Like all school districts navigating distance learning during the school closures, San Dieguito Union High School District (SDUHSD) has faced its challenges.
Prior to the district’s full roll-out of its new distance learning frameworks on April 13, parents have been confused by the inconsistent contact they have received from the schools—one parent said that her child at Carmel Valley Middle has been working hard daily since the school closure with a lot to do while her high school student at Canyon Crest Academy has not. Some students reported having no contact from teachers at all while others said they had met with teachers on video conferencing platforms.
“We have only had extremely sporadic online learning in the last three weeks, virtually no live teacher time and almost zero organized structure,” said a parent of Oak Crest Middle and San Dieguito Academy students. “We simply cannot let this become the new norm, these schools have a duty to educate our children, it is what we pay them to do and they cannot walk away from that without even a basic explanation.”
At the April 15 virtual school board meeting, SDUHSD Superintendent Robert Haley acknowledged that it has been a difficult transition.
“The phrase that I’ve heard people say is ‘the new normal.’ I’d like to point out that this is something very abnormal and it’s been very challenging for all of us,” Haley said. “We’re very understanding of the fact that people want more certainty in an uncertain time.”
SDUHSD Associate Superintendent of Education Services Bryan Marcus said that the district created a template for distance learning but as each school is unique, each principal worked with their teams to create a plan that works for their site.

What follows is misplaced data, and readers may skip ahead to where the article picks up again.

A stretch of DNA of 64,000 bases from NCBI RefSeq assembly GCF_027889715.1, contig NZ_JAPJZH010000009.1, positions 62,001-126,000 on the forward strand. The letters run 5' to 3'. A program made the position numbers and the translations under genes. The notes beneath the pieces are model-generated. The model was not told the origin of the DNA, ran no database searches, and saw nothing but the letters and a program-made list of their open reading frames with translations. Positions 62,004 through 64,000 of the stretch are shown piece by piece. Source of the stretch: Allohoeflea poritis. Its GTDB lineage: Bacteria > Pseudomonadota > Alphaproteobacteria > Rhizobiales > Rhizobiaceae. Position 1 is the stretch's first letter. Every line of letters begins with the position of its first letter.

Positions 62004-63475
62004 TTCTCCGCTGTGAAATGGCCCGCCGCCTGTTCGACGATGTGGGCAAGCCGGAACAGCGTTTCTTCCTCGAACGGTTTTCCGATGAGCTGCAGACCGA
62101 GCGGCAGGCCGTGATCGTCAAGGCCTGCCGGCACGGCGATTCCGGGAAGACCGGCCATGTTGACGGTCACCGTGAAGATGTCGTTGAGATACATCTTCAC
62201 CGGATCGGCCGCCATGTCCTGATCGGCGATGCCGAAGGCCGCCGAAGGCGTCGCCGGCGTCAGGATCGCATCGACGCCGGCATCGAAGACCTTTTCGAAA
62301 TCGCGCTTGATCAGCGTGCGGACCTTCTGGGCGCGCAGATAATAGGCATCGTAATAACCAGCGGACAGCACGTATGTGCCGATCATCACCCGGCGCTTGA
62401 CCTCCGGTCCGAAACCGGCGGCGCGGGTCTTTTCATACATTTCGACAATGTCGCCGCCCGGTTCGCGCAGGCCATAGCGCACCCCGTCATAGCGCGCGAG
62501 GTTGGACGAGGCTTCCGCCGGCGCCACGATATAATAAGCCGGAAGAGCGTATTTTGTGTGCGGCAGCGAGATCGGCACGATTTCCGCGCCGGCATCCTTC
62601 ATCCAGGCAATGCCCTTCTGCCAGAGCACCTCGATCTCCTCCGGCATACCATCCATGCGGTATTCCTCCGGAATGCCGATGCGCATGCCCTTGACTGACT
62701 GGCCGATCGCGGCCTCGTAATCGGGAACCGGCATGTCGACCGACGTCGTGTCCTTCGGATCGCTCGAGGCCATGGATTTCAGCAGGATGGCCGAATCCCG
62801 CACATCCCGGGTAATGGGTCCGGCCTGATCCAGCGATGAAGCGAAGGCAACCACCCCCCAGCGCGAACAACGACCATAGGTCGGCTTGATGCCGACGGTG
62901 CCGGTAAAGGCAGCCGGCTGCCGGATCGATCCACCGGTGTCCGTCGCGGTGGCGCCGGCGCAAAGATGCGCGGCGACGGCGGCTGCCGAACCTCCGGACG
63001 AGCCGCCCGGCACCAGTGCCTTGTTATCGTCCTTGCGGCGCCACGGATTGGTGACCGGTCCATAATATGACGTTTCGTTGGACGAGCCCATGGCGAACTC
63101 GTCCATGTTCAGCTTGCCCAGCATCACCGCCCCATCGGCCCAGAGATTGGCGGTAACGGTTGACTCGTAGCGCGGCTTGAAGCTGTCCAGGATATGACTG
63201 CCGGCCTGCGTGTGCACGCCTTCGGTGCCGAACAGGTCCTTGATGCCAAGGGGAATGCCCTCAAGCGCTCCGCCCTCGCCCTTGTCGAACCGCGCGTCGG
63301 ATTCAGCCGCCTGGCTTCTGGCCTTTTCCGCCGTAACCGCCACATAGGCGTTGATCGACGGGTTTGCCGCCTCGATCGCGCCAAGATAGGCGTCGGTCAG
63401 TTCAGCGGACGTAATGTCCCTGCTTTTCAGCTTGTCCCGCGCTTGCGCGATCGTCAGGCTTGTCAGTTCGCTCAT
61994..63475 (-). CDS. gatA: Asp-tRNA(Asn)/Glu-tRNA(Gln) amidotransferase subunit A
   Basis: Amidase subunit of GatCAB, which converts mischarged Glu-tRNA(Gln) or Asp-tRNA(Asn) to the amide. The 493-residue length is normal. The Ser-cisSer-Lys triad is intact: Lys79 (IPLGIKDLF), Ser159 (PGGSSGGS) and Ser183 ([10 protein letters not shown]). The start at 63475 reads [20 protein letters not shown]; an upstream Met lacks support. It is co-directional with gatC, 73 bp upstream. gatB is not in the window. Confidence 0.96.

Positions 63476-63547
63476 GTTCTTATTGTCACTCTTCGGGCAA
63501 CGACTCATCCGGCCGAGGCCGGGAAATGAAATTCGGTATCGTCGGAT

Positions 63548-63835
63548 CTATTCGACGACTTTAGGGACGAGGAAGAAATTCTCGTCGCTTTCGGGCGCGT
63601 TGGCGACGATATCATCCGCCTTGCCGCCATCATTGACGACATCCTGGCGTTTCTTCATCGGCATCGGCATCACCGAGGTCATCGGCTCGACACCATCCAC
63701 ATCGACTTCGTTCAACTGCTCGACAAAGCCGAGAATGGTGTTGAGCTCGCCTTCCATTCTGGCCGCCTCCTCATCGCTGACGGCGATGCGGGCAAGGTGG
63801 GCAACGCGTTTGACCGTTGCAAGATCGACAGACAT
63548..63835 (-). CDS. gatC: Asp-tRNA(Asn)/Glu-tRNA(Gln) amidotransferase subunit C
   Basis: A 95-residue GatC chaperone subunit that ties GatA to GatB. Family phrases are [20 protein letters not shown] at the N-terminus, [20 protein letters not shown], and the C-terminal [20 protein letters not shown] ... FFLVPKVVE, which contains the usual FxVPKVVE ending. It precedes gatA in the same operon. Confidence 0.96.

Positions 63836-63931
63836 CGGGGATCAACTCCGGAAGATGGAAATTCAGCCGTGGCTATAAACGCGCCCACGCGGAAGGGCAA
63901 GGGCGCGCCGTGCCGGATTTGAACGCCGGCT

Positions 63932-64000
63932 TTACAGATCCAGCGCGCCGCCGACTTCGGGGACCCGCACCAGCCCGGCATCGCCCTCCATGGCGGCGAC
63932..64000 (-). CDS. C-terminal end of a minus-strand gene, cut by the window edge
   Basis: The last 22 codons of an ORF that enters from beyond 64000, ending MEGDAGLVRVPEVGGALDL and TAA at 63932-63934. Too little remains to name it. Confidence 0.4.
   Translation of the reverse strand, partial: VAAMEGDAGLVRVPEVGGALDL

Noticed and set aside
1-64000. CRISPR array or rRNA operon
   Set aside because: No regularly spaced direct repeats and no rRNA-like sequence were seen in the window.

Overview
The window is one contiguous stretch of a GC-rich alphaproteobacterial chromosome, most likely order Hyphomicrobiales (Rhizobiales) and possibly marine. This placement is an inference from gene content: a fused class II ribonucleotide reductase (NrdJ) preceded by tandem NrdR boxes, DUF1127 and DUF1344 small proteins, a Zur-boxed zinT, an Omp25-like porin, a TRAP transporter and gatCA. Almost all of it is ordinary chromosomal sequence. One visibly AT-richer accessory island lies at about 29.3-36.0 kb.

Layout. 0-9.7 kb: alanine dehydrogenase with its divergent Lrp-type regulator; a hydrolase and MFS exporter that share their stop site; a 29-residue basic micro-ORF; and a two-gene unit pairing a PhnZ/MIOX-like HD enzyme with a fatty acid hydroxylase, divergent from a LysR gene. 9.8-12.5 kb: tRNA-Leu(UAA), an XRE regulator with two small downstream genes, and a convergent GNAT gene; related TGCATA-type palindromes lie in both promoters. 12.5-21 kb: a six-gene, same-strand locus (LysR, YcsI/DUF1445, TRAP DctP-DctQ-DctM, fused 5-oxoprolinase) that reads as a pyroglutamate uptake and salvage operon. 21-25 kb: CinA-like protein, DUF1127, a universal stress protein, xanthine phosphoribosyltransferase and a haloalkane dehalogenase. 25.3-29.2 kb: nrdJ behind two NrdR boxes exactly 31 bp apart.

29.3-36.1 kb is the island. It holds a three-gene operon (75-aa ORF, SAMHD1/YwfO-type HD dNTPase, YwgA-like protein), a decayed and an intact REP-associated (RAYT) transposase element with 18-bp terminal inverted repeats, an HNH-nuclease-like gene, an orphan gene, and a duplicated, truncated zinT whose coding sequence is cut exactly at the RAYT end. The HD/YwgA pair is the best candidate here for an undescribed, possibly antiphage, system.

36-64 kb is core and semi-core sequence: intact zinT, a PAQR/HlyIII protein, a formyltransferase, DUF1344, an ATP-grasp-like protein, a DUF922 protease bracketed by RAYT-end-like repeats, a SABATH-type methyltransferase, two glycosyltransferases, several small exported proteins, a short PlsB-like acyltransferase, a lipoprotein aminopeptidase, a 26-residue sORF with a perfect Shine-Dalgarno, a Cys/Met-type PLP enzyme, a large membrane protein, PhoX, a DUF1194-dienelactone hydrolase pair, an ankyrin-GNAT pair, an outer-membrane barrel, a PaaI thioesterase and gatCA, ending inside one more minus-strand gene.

“This has been one of the craziest adventures I’ve ever gone on in education,” Marcus said. “We, as a district, have approached this very systematically where we haven’t gone in and tried to over-promise and under-deliver. We are constantly trying to build capacity with our teachers, our students and with our community.”
All school sites launched their new distance learning frameworks on April 13. Per the distance learning plans, students will be engaged in up to 50 to 60% of the normal academic learning load. Marcus said that the district can never deliver virtual instruction at 100% capacity—60% is the baseline for essential learning outcomes while ensuring that all students, no matter their different home set-ups and resources, have equal access and opportunities for learning. To ensure equity, the district has reached out to their most vulnerable populations, including homeless students, and have issued over a thousand Chromebooks to students and continues to do so. They are also purchasing hotspot devices for about 70 students who are need of WiFi access.
The site plans include specific learning windows when teachers are accessible for students.
“The lessons we’re trying to showcase should be brief and are intended to support all students independent learning,” Marcus said. “Live videos and recordings are not intended to be constant instruction.”
Per Oak Crest’s plan, teachers are providing students access through Google Classroom, Google Hangout or Google Chat, emailed learning activities and flipped lessons in which teachers prepare a digital lesson and then discuss and check back with students for understanding.